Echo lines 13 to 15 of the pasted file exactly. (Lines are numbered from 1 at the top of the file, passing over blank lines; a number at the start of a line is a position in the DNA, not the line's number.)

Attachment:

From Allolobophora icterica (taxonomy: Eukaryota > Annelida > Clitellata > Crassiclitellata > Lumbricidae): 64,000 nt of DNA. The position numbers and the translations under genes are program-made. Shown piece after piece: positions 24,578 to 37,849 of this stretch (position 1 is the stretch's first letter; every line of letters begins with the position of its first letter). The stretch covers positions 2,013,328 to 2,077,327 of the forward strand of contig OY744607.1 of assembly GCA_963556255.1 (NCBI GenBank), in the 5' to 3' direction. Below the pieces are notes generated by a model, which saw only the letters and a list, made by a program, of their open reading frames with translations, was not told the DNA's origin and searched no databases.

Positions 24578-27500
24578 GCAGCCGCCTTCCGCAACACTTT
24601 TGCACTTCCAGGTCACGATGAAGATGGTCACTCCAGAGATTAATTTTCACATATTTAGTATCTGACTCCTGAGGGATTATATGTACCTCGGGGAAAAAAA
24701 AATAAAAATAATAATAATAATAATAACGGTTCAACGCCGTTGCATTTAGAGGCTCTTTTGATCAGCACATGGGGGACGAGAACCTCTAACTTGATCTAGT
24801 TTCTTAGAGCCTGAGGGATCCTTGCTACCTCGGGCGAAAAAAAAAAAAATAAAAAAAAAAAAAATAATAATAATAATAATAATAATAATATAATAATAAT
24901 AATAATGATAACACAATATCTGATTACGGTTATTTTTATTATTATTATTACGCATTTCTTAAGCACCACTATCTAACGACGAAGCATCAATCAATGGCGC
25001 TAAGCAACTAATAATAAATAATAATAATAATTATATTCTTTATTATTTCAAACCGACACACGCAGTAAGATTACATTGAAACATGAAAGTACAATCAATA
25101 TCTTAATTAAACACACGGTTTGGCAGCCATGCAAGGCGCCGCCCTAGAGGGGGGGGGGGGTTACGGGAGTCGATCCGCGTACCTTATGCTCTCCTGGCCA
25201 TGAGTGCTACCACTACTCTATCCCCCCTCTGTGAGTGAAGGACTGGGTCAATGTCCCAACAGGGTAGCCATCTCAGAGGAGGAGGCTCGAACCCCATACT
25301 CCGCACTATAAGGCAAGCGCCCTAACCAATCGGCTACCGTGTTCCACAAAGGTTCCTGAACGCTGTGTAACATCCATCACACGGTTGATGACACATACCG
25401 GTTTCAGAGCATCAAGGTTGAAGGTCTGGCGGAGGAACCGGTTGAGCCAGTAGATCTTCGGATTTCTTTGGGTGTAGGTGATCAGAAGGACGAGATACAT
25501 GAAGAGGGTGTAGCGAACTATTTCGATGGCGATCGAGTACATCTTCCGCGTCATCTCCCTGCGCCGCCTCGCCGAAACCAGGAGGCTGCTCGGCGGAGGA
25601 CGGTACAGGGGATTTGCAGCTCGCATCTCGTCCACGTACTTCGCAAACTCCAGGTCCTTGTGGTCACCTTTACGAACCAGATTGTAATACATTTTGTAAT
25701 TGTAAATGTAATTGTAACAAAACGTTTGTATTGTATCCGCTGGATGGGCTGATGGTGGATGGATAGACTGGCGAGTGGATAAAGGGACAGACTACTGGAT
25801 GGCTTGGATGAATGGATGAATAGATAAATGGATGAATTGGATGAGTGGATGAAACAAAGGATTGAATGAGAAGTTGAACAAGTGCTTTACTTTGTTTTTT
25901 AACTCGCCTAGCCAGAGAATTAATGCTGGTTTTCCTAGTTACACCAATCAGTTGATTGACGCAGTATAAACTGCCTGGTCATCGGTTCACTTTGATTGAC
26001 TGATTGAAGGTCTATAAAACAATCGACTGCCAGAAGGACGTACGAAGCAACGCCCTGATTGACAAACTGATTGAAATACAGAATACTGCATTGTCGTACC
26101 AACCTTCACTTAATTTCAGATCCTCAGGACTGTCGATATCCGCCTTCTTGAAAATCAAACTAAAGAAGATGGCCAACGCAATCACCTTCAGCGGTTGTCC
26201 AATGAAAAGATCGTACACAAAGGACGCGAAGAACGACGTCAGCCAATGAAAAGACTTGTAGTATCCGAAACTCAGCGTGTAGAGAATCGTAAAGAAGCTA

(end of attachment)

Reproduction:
25501 GAAGAGGGTGTAGCGAACTATTTCGATGGCGATCGAGTACATCTTCCGCGTCATCTCCCTGCGCCGCCTCGCCGAAACCAGGAGGCTGCTCGGCGGAGGA
25601 CGGTACAGGGGATTTGCAGCTCGCATCTCGTCCACGTACTTCGCAAACTCCAGGTCCTTGTGGTCACCTTTACGAACCAGATTGTAATACATTTTGTAAT
25701 TGTAAATGTAATTGTAACAAAACGTTTGTATTGTATCCGCTGGATGGGCTGATGGTGGATGGATAGACTGGCGAGTGGATAAAGGGACAGACTACTGGAT